Russian Company Launches Intellectual Property Registry Blockchain
A St. Petersburg company has launched Russia’s first ever blockchain-based intellectual property registry. The move could portend larger and more ambitious distributed ledger technology intellectual property projects among state-approved copyright royalty collection societies.
Securing Intellectual Property Rights
Built on the Ethereum blockchain, the registry was launched by a company named the United Depository of Intellectual Property Products, known by its Russian acronym EDRID. The registry has been given the same name.
Launched earlier this week and now up and running, the EDRID registry can be used for various intellectual property types, from works of literature and music to software and photography. The decentralized technology behind the registry ensures the transparency and accountability of the registry.
According to the company, a unique hash will be created for every object of intellectual property entered into the system. Data entered on the EDRID blockchain cannot be altered without the approval of all members of the chain.
Piracy in Russia a Rampant Problem, Hitherto Without a Solution
It is too early to say how popular the service will become among Russian copyright owners, but online piracy has long been a major issue in Russia. Previous efforts to combat piracy through laws and regulations have been met with little success.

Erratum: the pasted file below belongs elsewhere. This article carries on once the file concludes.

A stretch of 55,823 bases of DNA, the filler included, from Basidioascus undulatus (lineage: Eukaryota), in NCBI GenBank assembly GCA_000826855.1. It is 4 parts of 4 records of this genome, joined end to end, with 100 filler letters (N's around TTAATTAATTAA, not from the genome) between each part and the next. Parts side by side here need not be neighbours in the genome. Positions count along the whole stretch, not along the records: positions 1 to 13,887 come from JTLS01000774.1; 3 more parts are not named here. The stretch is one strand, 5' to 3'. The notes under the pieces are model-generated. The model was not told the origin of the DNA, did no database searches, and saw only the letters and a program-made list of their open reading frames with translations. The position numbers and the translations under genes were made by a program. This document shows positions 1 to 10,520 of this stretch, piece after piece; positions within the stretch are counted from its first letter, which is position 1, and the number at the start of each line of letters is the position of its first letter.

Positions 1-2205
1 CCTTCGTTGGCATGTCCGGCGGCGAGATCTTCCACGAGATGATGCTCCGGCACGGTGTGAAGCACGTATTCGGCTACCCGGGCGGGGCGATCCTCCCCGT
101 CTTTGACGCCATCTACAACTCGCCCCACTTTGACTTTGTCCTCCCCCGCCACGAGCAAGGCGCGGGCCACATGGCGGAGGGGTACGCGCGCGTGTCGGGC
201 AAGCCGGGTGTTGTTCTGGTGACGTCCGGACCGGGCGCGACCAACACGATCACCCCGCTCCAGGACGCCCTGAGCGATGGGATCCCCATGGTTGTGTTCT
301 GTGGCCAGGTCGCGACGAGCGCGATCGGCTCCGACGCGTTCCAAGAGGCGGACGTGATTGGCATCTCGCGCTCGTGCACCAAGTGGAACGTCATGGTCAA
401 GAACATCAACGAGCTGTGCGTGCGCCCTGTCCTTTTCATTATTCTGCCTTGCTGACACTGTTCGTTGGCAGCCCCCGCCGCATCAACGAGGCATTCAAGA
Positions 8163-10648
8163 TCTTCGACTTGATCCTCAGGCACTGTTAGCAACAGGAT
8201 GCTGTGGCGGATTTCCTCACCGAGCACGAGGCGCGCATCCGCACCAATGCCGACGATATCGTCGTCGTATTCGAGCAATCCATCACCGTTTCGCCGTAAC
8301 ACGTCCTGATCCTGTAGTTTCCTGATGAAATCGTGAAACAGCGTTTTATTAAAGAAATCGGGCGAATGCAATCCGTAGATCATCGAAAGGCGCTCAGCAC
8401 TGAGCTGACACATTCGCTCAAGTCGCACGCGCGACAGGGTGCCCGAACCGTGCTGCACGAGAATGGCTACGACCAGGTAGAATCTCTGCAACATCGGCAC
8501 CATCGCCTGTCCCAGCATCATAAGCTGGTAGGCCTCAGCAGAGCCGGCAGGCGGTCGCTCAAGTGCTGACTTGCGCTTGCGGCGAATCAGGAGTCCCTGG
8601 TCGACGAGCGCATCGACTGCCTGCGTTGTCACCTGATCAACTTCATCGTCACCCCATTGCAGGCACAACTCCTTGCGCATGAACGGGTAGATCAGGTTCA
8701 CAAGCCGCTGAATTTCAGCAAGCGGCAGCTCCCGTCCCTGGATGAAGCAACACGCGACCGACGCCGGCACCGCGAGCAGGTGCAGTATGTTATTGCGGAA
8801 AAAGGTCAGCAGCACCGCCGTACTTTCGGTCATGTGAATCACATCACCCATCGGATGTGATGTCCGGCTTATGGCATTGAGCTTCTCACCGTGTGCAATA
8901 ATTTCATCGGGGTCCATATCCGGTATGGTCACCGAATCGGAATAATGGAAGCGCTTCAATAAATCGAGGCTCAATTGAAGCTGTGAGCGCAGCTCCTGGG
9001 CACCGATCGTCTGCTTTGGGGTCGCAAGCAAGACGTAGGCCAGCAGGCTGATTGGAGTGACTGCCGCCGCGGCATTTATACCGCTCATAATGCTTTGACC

EDRID, a rather small and little-known company, has created a workable blockchain-based solution for a copyright registry at a time when the country’s three state-approved collecting societies for copyright fees, RAO, RSP, and VOIS, are still in the process of developing such a registry.
About a year ago, IPChain, an intellectual property registry developed in collaboration with the government-sponsored innovation fund Skolkovo and several research institutions, was announced.
In the past, official collecting societies have been accused of insufficient operational accountability and transparency. In a bid to enhance their reputations, they turned to blockchain technology.
Russia Determined to Get IP Right
IPChain is a far more ambitious project than EDRID. Its supporters and developers say it has the potential to revolutionize the existing intellectual property rights system in Russia. Blockchain technology would allow for the registration of copyrighted material and also the ability to track transactions.
Even top-level Russian officials have identified copyright registries as one of the likeliest use cases for blockchain in the country. Russia has been working on blockchain technology solutions in banking, telecommunications, and state procurement. Vladimir Putin has been vocal about Russia developing its own blockchains.
When it comes to the protection of intellectual property rights, it is quite likely that technology will achieve what laws and regulations have failed to achieve, despite numerous attempts.
Have your say. Is the development of EDRID a positive sign of the more widespread use of blockchain in the future in Russia to protect intellectual property rights?
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